Legacy Skype accounts and Two Step Verification

When Microsoft bought Skype, then added two-step verification to Microsoft accounts, I promptly enabled it. But wait. My original Skype login still works—without prompting for two-step verification. 😐

I just found the following reply (dated 2014-10-11) from a Skype Community forum thread:

You can union your Skype account from your Microsoft account but that won’t disable your Skype account. Not having an account joined or TV/Phone account enabled is the only way to eliminate the single authentication of a Skype account from a Microsoft account. You can abandon your old account and clear out personal info from a severed account but you can’t add a second form of authentication to a legacy Skype account.

Crud. If I want my Skype login to be more secure, I’ll need to:

  1. Go to Account Settings in Skype.
  2. Unlink my Microsoft account.
  3. Close my legacy Skype account.

Warning: the linked support page says a lot! 😓

If you have a legacy Skype account, did you change anything? Feel okay using a strong password?

P.S. I rarely use Skype.

Why We Encrypt

Great post from Bruce Schneier from June 2015:

Encryption should be enabled for everything by default, not a feature you turn on only if you’re doing something you consider worth protecting.

This is important. If we only use encryption when we’re working with important data, then encryption signals that data’s importance. If only dissidents use encryption in a country, that country’s authorities have an easy way of identifying them. But if everyone uses it all of the time, encryption ceases to be a signal. No one can distinguish simple chatting from deeply private conversation. The government can’t tell the dissidents from the rest of the population. Every time you use encryption, you’re protecting someone who needs to use it to stay alive.

Private/group messaging and calling with iOS or Android? Signal is fantastic. For email, James Huff uses ProtonMail.

Signal: Installed!

My pals, Paul Ciano and Ash Rhodes, recently posted about Signal for private messaging and calls with iOS and Andoid. I’ve had it for a few months (thanks to a nudge from James Huff), but Amy installed it today! 🎉🤓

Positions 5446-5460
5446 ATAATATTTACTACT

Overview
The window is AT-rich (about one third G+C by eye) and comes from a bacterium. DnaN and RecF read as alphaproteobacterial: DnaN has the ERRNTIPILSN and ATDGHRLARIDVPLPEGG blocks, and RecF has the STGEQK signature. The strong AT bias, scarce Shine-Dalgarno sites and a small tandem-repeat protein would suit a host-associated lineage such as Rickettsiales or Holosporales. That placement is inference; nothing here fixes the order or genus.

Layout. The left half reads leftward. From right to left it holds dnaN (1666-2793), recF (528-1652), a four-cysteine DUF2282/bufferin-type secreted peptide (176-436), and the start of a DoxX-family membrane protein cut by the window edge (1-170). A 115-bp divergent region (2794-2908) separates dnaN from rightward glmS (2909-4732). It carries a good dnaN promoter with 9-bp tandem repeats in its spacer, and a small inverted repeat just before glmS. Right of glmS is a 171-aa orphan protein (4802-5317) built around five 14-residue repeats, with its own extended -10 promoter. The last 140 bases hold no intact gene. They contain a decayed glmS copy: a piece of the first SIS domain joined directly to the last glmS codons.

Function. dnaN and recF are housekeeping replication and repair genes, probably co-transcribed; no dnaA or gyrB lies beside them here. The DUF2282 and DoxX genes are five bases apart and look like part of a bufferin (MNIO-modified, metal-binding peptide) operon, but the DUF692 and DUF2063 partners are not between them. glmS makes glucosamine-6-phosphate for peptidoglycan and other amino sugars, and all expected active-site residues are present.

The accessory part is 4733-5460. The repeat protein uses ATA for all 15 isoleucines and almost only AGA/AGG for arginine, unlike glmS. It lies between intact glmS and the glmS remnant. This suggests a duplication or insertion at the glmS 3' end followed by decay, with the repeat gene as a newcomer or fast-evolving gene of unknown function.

We verified our fingerprints, and successfully tested a call. Exciting and comforting to know that messages and calls sent with Signal will only be seen by us.

Update: My mother-in-law set it up on her iPad, and called Amy. Pleased as punch.

PayPal, I’d like to use my password manager

After news broke of the eBay security breach, I updated my account passwords for eBay and PayPal1.

With my trusty password manager, KeePassX, I cloned my current PayPal entry in preparation to generate a new password. To my horror, I saw the following password requirement pop–up:

Screenshot: PayPal change password screen

I’d like to use much more than 20 characters, and not be able to easily type my password. Kthxbai. 🙂

  1. PayPal is owned by eBay Inc. 

Caveat when upgrading from Google Authenticator 2.0.0 to 2.0.1 (iOS)

If you upgraded to Google Authenticator 2.0.0 (see my last post) and recreated all your account tokens, I’d like to warn you.

Your old account tokens will be restored. This means it’ll be difficult to determine which ones are current.

Solution: Rename your current accounts before upgrading from 2.0.0 to 2.0.1 with these steps:

  1. Tap the pencil icon located at the top right corner.
  2. Tap on the name of each field to edit.
  3. When you’re done, tap the check mark located at the top right corner.

Google Authenticator 2.0.1 - Edit Step 1 Google Authenticator 2.0.1 - Edit Step 2

After you upgrade, you can confirm the new tokens still work, then delete the old ones.